This article is part of a series on trademarks in Spain.(1)
A trademark may be removed from the register by the Spanish Patent and Trademark Office (SPTO) or the commercial courts.
A trademark may be cancelled by the SPTO if it is not duly renewed (renewals must be made every 10 years) or if it is surrendered by the owner (the owner may surrender the trademark for all or some of the goods or services for which it is registered; surrender will not be permitted where this may affect the rights of third parties – eg, where the rights are subject to licences, attachments or call options).
The Commercial Courts of Barcelona, Madrid, Valencia, Granada, Las Palmas, A Coruña and Bilbao are the specialised IP courts in the civil jurisdiction and can invalidate or cancel a Spanish trademark. As of 14 January 2023, the invalidation and cancellation of a trademark may be sought before the SPTO or the commercial courts only through a counterclaim in a civil infringement action.
A trademark will be cancelled by a commercial court if:
- it has not been put to genuine and effective use in the Spanish market in connection with the goods or services for which it is registered – if such use is not made from the date that the registration is final or ceases for an uninterrupted five-year period without legitimate reason, the trademark may be cancelled if a revocation application is filed before the commercial courts;
- the trademark has become a common name for the goods or services for which it is registered as a result of the owner's activity or inactivity; or
- the trademark becomes misleading as a consequence of its use in the market.
Commercial courts can also invalidate a registration on absolute and relative grounds where the registration has been obtained unlawfully.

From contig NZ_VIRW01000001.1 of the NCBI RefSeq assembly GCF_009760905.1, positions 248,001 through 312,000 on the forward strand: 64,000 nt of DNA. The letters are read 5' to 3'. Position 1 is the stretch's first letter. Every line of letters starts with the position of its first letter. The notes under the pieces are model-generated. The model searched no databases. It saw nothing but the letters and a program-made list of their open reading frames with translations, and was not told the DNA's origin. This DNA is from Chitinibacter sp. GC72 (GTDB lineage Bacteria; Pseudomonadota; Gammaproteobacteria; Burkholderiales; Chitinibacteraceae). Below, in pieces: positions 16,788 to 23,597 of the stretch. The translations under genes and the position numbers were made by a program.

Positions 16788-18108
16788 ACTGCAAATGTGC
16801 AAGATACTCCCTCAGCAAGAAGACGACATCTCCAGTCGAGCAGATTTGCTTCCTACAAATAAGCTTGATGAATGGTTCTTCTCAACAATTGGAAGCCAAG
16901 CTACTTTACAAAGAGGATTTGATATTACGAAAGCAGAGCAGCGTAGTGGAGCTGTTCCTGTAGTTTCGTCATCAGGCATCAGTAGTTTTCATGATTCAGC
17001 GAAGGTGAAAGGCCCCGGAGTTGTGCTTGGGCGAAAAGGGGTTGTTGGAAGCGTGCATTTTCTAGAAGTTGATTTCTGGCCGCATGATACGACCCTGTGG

An invalidation action based on absolute grounds will not be time barred. However, regarding the relative grounds, if the owner of the earlier right has tolerated the use of the infringing mark for a period of five successive years, the right to bring an invalidation action will lapse, unless the infringing mark was registered in bad faith.
An owner of prior rights that wishes to act against a registration filed in good faith has five years from the date of publication of the notice of registration or the date on which the owner of prior rights becomes aware of the later trademark being used in Spain.
There is no time limit for action by an owner of prior rights against a registration filed in bad faith.
The SPTO can perform official searches. These include searches for identical and similar word marks and trade name searches (official searches for traditional graphic marks and non-traditional graphic marks are not available).
For further information on this topic please contact Sonia Santos or Jesús Arribas at Grau & Angulo by telephone (+34 93 202 34 56) or email ([email protected] or [email protected]). The Grau & Angulo website can be accessed at www.ga-ip.com.
(1) For earlier articles in the series, please see:
- "Trademarks in Spain: legal framework";
- "Trademarks in Spain: ownership and protection"; and
- "Trademarks in Spain: procedures, examination and opposition".
This article first appeared in World Trademark Review Yearbook: A global guide for practitioners 2021/2022, a supplement to World Trademark Review, published by Law Business Research - IP Division. To view the guide in full, click here.